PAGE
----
The Guardian • Issue #2095


School’s out (of money)

  • The Guardian
  • Issue #2095

New South Wales has handed down budget cuts to public education. The teachers of that state aren’t happy about it. Here’s why all of us should be unhappy about it too.

A 1.25 per cent cut doesn’t sounds like a lot, but it’s not a cut to a school system with funds to spare. That funding cut is $148 million dollars from schools, teachers and students that are already badly underfunded. Like all high schools, NSW public schools are funded way under the Schooling Resource Standard (SRS) – which measures how much funding a school needs to meet students’ needs.

In a strategy that’s an old one in the world of education, unions are being blamed for cuts to their working conditions. The NSW Teachers Federation of NSW has stood up for members and gained a long-overdue pay rise. Naturally the Sydney Morning Herald has described the pay increase as “hefty” and the union as “powerful.”

Cue the cuts to public education. Education Minister Prue Car has said that the pay rise isn’t coming from cuts to school budgets, and that anyone who says otherwise is lying.

The NSW public system is short by about 3,000 teachers. That’s a lot, and you’d think it was time for more funding, not less. As often happens, the NSW government says money is tight.

Except when it isn’t. There’s a shortage of money, but not for private schools, who get a much larger slice of the SRS funding than public schools, while usually charging fees that keep most working people away.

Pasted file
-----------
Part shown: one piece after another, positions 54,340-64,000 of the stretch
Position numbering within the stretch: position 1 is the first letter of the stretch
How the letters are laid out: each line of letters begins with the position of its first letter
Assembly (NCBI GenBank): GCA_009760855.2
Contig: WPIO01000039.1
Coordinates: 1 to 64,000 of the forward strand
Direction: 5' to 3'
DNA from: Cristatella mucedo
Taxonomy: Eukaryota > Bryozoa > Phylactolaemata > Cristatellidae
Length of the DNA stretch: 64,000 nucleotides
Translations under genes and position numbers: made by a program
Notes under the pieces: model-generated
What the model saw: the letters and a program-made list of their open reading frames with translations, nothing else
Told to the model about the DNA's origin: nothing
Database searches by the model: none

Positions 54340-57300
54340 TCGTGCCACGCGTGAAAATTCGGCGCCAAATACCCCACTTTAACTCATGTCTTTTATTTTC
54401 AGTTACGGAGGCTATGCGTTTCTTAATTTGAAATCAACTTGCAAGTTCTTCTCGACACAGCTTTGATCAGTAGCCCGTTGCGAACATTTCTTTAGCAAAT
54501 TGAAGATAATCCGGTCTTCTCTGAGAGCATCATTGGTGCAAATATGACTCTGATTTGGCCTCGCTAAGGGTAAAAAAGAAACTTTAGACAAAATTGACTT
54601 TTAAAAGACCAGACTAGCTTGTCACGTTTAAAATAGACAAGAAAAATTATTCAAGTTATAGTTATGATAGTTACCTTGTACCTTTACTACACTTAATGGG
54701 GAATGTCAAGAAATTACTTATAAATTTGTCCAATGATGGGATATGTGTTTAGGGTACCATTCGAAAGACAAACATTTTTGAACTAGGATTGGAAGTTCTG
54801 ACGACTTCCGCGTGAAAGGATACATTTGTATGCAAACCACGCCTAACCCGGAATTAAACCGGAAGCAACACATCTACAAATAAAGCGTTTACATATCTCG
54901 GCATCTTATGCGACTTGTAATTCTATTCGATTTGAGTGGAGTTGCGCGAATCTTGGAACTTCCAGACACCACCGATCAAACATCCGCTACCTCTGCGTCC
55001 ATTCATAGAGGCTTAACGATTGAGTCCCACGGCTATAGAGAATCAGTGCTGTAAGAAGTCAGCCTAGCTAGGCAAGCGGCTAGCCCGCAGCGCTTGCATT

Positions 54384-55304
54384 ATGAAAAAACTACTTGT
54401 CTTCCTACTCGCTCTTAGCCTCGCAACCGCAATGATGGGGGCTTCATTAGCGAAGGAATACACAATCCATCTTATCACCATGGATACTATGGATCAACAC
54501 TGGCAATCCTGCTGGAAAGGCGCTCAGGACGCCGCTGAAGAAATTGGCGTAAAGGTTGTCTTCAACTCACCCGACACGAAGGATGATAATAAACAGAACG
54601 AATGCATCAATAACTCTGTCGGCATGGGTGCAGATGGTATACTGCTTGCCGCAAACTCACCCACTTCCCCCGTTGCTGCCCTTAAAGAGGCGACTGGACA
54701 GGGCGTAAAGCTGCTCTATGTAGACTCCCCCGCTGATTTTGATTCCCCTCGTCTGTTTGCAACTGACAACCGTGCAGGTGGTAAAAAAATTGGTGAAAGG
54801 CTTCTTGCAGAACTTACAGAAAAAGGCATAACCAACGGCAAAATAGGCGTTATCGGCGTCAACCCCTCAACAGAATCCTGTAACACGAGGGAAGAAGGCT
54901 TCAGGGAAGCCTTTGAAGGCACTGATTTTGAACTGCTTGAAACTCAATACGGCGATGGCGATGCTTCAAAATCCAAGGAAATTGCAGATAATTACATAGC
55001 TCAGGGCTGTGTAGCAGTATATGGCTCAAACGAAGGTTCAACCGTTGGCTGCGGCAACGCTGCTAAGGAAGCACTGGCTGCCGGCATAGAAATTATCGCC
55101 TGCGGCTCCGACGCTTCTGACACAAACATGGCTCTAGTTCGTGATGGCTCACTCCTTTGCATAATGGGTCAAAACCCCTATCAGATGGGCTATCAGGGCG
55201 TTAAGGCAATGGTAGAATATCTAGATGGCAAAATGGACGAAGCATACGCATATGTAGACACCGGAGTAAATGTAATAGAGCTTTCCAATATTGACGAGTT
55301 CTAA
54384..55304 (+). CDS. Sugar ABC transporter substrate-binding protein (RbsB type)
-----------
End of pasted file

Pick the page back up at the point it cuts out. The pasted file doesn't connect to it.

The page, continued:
Perhaps you can’t afford a private school? Never mind, you can still afford to fund it. You have to. We all pay Goods and Services Tax (GST). That tax goes to the states. The states, together with the Commonwealth, over-fund private education and under-fund public education. Almost all of us are funding private schools whose doors we couldn’t afford to set foot in.

This is more than just unfair, although it is very unfair. Funding private education at all is unfair. It’s also bad for the whole country.

Funding private schools from the taxes of people who will never use those schools is funding privilege. It’s funding the upper end of a class system. Criticism like this is often dismissed as “class war.” The truth is that there is a class war going on. It’s being funded with the taxes of the working class. Underfunding public schools is the other side of that class war.

That’s the opposite of what this country needs. We need all young people educated so that they can fully use their abilities, flourish, and to make Australia work for all of us. This country can afford a quality education for everyone.

It’s no surprise that the combination of underfunding for public schools and overfunding for the private system is happening under a Labor government. Labor has been running scared of the Private Education lobby for a long time. When they are in power, they tinker with the system, trying to improve public funding while not enraging the private school lobby’s sense of entitlement.

Whatever state you live in, you should be concerned that our country is underfunding schooling. NSW Labor is called ‘progressive,’ but we need more than ‘progressive’ if we want an education system that works for the people of this country.

We need socialism.

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